Frequency Response - Part Two

Yesterday we discussed what a frequency response graph is and what it can tell you about the performance of a speaker or subwoofer.

Today, it is what the graph can not tell you.

The most common misconception is a frequency response graph somehow indicates the maximum output capabilities of a speaker. The frequency response graph only represents how evenly the speaker or subwoofer reproduces the input signal over the frequency range measured. This has no correlation to maximum output capabilities.

The frequency response graph cannot tell you if the speaker is a good design that will accurately reproduce music and film source material. It CAN tell you if the speaker is poorly designed. If the frequency response graphs shows unusually large deviations across its intended operating bandwidth....chances are very good it won't sound very good. At least not compared to a similar product with a a relatively smooth frequency response graph. However a smooth frequency response by itself isn't enough information to decide if the speaker or subwoofer is well designed.

Another misconception is that the frequency response graph is what you will be hearing sitting in your home theater room. Not quite. Not even close actually....at least not without room acoustical treatments and/or electrical equalization.(which will both be covered in future "Tips of the Day"). First, the frequency response graphs is taken "on axis" from the speaker both in terms of the vertical and the horizontal microphone placement. If you are sitting "off axis" the speaker's frequency response will change. The more off-axis you are, the larger the change. This is why you see some audio systems with main speakers "toed in" toward the center of the room. If you haven't experimented with toeing in your speakers yet it is worth spending a little time with. The changes usually aren't dramatic but they can be audible. Second, the speaker's frequency response is measured in a non reflective environment. An anechoic chamber for example. Or, the input stimulus is "gated"(limited to a very short period of time) so that any potential reflective surfaces don't alter the measurements. When the speaker is placed in a typical home, all of your walls, ceiling and floor will alter the response before it arrives at your seating position(s). Does this mean an accurate frequency response graph is not important? No. You should always strive to start with the most accurate presentation possible.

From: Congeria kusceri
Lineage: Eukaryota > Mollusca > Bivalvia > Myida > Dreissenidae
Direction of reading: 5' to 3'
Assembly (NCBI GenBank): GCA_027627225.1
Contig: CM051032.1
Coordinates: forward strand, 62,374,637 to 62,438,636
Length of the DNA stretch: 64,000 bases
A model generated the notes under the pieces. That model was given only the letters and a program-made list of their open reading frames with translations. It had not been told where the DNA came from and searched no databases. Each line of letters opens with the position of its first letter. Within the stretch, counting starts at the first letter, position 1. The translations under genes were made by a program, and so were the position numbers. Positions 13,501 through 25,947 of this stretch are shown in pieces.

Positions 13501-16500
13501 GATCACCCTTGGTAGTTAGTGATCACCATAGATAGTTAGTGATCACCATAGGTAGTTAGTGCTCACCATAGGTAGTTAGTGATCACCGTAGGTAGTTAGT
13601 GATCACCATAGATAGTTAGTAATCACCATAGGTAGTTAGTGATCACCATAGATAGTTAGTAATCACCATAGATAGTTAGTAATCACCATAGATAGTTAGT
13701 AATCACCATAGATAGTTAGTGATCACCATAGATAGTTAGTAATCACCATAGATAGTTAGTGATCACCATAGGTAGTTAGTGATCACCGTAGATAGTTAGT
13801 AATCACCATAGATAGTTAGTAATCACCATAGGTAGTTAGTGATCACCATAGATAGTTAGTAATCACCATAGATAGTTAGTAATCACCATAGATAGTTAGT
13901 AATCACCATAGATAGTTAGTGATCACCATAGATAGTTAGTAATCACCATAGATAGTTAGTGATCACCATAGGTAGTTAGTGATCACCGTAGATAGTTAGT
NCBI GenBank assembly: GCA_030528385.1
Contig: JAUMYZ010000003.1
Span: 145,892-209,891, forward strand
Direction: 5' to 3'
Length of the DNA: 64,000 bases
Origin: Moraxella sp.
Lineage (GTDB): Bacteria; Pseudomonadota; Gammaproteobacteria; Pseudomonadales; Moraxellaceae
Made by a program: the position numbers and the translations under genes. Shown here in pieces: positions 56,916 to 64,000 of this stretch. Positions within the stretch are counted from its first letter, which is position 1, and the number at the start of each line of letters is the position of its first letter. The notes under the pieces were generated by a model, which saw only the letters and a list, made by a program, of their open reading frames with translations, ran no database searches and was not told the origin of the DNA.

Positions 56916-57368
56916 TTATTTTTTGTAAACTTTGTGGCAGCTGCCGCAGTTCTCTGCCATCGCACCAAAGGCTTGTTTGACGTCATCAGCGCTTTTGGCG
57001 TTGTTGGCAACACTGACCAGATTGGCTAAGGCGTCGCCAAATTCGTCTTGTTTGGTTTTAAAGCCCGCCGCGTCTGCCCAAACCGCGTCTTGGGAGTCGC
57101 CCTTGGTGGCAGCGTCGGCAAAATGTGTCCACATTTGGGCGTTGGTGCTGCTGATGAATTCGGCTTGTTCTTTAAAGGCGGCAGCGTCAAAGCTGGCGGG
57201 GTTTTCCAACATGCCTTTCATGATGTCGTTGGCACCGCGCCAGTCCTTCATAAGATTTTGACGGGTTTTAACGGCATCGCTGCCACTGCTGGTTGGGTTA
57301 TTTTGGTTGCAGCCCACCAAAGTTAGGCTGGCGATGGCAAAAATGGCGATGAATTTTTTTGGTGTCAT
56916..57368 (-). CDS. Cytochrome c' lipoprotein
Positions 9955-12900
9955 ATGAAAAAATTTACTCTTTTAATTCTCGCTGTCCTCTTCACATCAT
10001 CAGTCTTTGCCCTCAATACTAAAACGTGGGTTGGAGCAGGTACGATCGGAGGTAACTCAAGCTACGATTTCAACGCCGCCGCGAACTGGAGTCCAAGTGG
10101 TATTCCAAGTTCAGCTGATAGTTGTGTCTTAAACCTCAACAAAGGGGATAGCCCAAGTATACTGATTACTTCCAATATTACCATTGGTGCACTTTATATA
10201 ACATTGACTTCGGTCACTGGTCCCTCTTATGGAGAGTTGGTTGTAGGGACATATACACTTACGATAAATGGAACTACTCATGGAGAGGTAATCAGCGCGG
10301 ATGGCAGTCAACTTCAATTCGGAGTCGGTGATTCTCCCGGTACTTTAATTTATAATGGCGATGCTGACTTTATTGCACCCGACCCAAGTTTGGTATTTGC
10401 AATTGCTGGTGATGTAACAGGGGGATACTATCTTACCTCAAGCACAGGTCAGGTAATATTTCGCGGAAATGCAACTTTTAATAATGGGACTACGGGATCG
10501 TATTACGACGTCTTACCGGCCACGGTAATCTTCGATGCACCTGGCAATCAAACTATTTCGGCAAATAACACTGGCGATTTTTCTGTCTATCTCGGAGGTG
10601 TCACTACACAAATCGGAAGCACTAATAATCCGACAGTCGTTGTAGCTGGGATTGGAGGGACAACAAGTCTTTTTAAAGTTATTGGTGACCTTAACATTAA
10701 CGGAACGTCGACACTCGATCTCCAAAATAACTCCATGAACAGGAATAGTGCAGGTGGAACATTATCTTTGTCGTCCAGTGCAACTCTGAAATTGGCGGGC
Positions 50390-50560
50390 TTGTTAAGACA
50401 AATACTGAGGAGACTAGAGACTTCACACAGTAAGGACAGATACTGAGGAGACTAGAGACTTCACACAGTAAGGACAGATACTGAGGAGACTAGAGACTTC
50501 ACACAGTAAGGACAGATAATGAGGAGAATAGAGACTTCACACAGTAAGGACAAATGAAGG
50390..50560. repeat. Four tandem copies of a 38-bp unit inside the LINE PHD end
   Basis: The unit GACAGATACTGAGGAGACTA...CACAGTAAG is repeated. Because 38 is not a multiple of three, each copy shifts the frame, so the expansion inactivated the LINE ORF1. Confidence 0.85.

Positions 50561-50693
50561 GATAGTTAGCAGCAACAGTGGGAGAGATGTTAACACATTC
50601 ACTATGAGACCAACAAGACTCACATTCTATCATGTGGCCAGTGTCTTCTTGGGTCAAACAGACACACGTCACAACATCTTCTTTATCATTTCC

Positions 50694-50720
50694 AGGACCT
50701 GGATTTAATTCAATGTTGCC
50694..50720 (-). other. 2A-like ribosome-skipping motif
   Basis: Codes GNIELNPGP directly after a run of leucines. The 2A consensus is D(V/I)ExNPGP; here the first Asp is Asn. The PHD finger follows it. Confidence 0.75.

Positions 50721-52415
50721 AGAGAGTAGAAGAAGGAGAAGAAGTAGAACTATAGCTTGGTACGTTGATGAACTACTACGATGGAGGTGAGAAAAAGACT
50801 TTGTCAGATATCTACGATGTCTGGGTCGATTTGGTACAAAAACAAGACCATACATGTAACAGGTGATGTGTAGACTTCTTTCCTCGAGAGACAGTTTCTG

Tomorrow, tips on how to fairly compare different frequency response graphs from different sources.

Tom V.
Power Sound Audio

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